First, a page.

About the presenter: Charles Van Riper was born in Champion, Mich., December 1, 1905. He earned a B.A., Univ. Michigan, Master's Degree at the University of Michigan, specializing in Olde English Literature and Elizabethan Ballads; and Ph.D. in Clinical Psychology from the University of Iowa, He was a Member, Amer. Speech and Hearing Assoc. (Fellow, 1933; Associate Editor, 1939; Councilor, 1950-52). In 1936 he established one of the nation's first speech clinics at Western Michigan in Kalamazoo, which he directed until 1967 when he was appointed Distinguished University Professor, a position he held until his retirement in 1976. He died September 25, 1994.

Although Charles Van Riper died in 1994, you can post comments about his article before October 22, 2004.

(The following first appeared as part of a front page article in Letting GO, April, 1991, Volume 11, Number 4. Letting GO is the NSP (now NSA) Newsletter. The article is reproduced below with the permission of John Van Riper, son of Charles Van Riper).

A Message from Charles Van Riper

During my career I have worked with thousands of stutterers, done a lot of research, and publishedxseveral books and many articles on the subject. More importantly, I have stuttered myself all of those years and have tried almost every sort of therapy ranging from rhythmic controls and relaxation and slow speech and breathing exercises to psychoanalysis and hypnosis. All of these failed to help me attain any more than some temporary fluency followed by relapse. Nevertheless I finally managed to become very fluent even though I continued to stutter.

The basic idea that led to my living a very successful and happy life came to me while hitch-hiking my way home from Rhinelander, Wisconsin, where I had spent a month as the hired man on a farm, pretending to be a deaf mute because my stuttering was so severe and grotesque I could not get any other employment. I had hoped thereby to be able to live without talking, but after a month I couldn't bear it any longer and left to return to a home where I felt I would not be welcome.

After walking several miles I sat under a tree to rest near a field where a man was plowing. Soon an old man in a Model-T Ford pulled up beside me and he got out to talk with the farmer. I noticed that he had an odd way of speaking with many little hesitations but didn't think it was stuttering. When they finished their conversation, I accosted the old man with the thumb gesture for hitch-hiking and he told me to get in the car.

Then of course came the inevitable question: "What's your name, son, and where are you going?" Oh, how I stuttered when I tried to tell him with gasping, facial contortions and body jerks! And then the old bugger started laughing outrageously. I could have killed him! Seeing my anger, he said, "Take it easy, son. Take it easy. I'm not laughing at your stuttering. I've been a stutterer all my life and I used to jump around and make faces like you do but I'm too old and tired to fight myself now so I just let the words leak out. And they do!"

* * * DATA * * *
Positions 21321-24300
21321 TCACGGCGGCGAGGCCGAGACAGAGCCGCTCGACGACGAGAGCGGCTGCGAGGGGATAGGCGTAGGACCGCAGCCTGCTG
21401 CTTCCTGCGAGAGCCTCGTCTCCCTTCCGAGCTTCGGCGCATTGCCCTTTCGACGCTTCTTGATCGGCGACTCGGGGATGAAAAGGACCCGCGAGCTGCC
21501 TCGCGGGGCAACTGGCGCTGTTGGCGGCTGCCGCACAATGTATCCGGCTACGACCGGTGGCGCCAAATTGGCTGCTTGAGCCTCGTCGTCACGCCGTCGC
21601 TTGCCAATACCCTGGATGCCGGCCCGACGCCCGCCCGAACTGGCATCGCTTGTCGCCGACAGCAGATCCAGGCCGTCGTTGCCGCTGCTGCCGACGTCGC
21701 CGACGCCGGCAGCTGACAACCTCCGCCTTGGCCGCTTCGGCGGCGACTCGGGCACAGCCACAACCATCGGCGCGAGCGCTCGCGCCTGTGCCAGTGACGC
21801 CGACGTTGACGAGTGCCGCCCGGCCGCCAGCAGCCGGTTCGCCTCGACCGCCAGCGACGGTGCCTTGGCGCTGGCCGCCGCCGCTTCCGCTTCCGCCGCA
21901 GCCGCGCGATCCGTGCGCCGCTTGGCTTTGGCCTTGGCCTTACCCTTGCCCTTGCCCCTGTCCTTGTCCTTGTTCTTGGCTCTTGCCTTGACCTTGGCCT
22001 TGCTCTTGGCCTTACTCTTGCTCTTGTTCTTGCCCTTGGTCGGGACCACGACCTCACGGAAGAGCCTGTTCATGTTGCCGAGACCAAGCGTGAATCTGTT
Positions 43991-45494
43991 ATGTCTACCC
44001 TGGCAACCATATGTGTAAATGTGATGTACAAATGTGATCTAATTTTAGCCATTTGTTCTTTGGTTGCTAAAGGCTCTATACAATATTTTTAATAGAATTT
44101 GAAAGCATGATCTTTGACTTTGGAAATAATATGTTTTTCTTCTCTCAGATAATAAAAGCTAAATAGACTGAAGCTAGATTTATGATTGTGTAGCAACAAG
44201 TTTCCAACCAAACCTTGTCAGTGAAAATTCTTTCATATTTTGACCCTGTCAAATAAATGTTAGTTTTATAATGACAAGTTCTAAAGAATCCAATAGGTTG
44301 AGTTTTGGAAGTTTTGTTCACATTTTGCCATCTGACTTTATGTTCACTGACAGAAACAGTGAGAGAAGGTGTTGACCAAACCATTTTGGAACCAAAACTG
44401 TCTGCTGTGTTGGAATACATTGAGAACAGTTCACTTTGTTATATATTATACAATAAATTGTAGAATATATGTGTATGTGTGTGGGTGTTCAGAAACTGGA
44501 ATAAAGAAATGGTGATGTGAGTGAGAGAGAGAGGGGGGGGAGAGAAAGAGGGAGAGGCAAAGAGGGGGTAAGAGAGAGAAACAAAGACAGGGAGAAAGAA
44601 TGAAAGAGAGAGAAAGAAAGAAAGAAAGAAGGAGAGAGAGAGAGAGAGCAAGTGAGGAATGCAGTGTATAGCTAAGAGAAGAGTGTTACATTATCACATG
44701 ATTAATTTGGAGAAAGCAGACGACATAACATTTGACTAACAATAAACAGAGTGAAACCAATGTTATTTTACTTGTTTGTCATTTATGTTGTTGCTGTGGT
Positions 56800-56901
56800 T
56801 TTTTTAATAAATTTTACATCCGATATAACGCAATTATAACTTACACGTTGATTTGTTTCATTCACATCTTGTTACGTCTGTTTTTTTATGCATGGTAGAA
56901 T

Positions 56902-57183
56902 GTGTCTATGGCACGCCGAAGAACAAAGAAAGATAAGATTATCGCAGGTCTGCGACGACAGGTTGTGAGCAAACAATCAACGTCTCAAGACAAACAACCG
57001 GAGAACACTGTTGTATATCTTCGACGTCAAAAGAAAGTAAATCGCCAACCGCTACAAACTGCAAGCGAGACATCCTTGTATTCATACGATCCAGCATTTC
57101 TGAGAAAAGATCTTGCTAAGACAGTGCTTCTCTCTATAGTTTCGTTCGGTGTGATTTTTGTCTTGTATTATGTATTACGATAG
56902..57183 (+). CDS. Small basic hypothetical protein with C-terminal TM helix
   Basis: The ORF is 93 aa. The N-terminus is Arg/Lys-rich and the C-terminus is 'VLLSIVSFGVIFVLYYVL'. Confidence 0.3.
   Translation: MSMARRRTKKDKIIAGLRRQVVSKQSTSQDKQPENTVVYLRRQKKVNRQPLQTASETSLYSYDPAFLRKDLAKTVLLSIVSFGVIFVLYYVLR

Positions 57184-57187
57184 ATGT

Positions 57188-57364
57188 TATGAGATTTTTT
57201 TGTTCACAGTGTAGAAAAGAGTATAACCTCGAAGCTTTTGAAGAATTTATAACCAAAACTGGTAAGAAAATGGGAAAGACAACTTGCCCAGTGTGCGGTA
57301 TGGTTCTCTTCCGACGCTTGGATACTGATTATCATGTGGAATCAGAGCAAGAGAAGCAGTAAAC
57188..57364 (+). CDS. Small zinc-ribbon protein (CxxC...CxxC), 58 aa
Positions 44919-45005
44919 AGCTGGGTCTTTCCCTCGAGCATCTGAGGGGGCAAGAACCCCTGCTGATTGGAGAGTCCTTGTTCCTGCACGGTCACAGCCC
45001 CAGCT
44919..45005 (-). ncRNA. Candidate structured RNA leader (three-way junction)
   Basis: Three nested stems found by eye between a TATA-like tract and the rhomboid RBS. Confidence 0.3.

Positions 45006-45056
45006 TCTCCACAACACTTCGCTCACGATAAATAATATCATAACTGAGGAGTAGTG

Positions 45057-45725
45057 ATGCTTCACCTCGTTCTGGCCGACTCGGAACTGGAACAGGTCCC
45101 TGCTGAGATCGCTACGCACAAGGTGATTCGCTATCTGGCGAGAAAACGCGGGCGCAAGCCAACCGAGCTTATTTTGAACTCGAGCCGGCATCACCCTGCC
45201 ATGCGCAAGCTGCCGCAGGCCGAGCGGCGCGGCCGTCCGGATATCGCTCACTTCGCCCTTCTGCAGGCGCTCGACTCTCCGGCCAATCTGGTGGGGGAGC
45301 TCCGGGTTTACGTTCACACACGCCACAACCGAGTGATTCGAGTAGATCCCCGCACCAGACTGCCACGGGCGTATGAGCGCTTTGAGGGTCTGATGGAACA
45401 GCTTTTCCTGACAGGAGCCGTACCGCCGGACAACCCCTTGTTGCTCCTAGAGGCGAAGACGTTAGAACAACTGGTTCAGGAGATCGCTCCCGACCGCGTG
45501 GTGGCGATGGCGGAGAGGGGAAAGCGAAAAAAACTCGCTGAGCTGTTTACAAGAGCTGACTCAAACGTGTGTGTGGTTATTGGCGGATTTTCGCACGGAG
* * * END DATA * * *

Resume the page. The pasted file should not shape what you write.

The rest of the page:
Well, that hit me hard. All my life I'd been trying to talk without stuttering and avoiding it and hiding it whenever I could and all that had happened was that I got worse. That old man was telling me that what I should have been seeking was a way of stuttering that would be tolerable both to others and myself, that it was possible to stutter so easily and effortlessly that it wouldn't matter, that I could stutter and be fluent anyway. The insight that I should learn how to stutter hit me like a bolt of lightning. I wouldn't just wait until I was too old and too tired to stutter hard.

It wasn't easy unlearning all my struggling and avoiding but every time I stuttered I had an opportunity to change it to a more fluent form and so I persisted. At first the gains were small and the failures many but successes, even partial successes, encouraged me. Moreover, my fears and embarrassments melted away. Most of my listeners do not even recognize that I've stuttered when I do and I probably stutter as much now as I ever have but it's no big deal anymore.

Well, that's the message I'd like to pass on to my friends of the tangled tongue. Merely accepting one's stuttering is not enough; speaking out is not enough.

Learn how to stutter!

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